"I have lived for many years with small boys, and understand and know them with awful precision." William Golding, 1965.
William Golding. LORD OF THE FLIES. Faber and Faber Ltd, London 1954.
Current Selling Prices
MODERN FIRST EDITION / FANTASY / HORROR
A dystopian 'Coral Island' and a great classic of the Atomic Age. Not at all easy to find in superior condition as the book was read, especially by younger readers, and the yellow jacket is easily soiled and often fades. Many copies went to libraries.
Famously rejected by a slew of big name publishers, it received this damning reader's report at Faber:
"Time: The Future. Absurd and uninteresting fantasy about the explosion of an atomic bomb on the colonies and a group of children who land in jungle country near New Gunea. Rubbish and dull. Pointless."However it was Faber (due to the perspicacity of Charles Monteith) who published it after quite radical revisions to the first chapter, changes which Golding was happy to make. It was at that point called 'Strangers from Within' - the actual title was thought up by Alan Pringle at Faber. 3040 copies were printed and they sold slowly until good notices started to appear and E.M. Forster chose it as his book of the year for 1954.
Rick Gekoski has a good chapter on the book and Golding in 'Tolkien's Gown.' WG thought Gekoski and Grogan's bibliography of his works was a waste of time, exclaiming 'Why don't they just read the damned books'. The full bibliographical panoply can read thus -'Barron (ed), Horror Literature 4-123. Jones and Newman (eds), Horror: 100 Best Books 53. Survey of Science Fiction Literature III, pp. 1257-60. Gekoski and Grogan A2aI.'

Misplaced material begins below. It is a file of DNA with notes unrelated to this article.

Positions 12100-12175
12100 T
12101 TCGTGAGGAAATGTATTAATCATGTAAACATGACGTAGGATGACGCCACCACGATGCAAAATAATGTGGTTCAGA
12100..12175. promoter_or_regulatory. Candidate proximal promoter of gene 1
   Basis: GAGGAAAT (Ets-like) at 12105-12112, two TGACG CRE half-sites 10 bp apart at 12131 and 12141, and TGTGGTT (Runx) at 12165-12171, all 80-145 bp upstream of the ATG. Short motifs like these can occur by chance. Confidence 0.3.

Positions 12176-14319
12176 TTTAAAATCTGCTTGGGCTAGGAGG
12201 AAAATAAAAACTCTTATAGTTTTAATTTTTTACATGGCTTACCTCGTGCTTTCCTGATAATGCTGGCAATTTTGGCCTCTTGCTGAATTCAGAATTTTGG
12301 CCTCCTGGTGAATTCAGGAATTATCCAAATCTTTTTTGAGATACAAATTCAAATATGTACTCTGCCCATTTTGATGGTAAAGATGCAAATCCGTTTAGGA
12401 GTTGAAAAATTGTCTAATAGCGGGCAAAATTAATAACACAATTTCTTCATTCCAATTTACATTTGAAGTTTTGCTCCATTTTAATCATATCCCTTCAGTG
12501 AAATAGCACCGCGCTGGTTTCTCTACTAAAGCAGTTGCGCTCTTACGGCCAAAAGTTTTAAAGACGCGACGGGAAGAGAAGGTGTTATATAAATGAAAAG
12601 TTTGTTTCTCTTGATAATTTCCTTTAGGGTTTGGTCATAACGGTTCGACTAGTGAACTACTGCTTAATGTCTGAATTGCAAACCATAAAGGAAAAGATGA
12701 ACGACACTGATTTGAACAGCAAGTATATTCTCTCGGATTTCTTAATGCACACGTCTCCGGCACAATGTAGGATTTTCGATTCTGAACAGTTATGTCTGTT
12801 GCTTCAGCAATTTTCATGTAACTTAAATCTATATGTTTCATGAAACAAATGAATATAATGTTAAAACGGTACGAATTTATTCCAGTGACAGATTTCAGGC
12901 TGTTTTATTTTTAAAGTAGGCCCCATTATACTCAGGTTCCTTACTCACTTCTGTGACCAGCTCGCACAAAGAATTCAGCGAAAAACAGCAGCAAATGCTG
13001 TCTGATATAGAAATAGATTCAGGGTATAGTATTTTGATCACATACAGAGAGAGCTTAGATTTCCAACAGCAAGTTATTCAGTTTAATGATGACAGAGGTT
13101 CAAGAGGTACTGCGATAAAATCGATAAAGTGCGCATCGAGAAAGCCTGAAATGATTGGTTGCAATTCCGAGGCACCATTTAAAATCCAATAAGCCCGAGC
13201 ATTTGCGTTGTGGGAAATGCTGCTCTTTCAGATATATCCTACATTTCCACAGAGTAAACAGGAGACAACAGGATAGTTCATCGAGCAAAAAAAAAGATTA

'Bibliography is a lie' I was once informed by a prominent Texan dealer in Americana - 'if you cite enough of it you can make any edition of any book sound significant.' In the bibliographical spirit it should be noted that the book can turn up with a wraparound band (sometimes known in USA as a 'bellyband.') This has reviews on it and was presumably placed on it at at a slightly later stage, eg. it quotes Arthur Calder Marshall's BBC review - 'A dizzy climax of terror.' This band, unknown to Gekoski and Grogan, can turbo charge the asking price to a stonking $19000.
VALUE? Hard to find a decent copy in a jacket for less than £3K although they have passed through Ebay at less. A copy described as 'Ealing Studios copy, with stamp on front rear endpapers' made £7000 at Sotheby's in 2002, at the atypical Drapkin sale where all the books were in fancy binder's boxes (variously descibed as 'hideous' and 'wonderful') a copy made $16000 in 2005. A copy in a faded jacket made £4500 at CSK in 2005. The book has doubled in value in the last 10 years. 20 years ago at Sotheby's London, Gekoski himself paid £800 for a jacketed UK first described as ' a variant in dark blue cloth' -the kind of thing that interests a bibliographer. The US ed is worth about a tenth of the UK. [ W/Q *** ]
TRIVIA * An episode of The Simpsons titled Das Bus was a parody of Lord of the Flies, mirroring it in many ways. For instance while trapped on an island, they use glasses to make a fire and also hunt pigs. Another Simpsons episode, Kamp Krusty , also makes some reference to the novel.
* Nick Hornby commented that a newer novel, The Beach , is: "A Lord of the Flies for Generation X".
*Art becomes reality T.V. - A film adaptation of the book was one of the main inspirations for the reality TV show Survivor All Stars, according to host Jeff Probst.
*Lord of the Flies is referenced several times (often jokingly) in the TV drama Lost which is also set in a desert island when the characters feel they are under the threat of turning wild.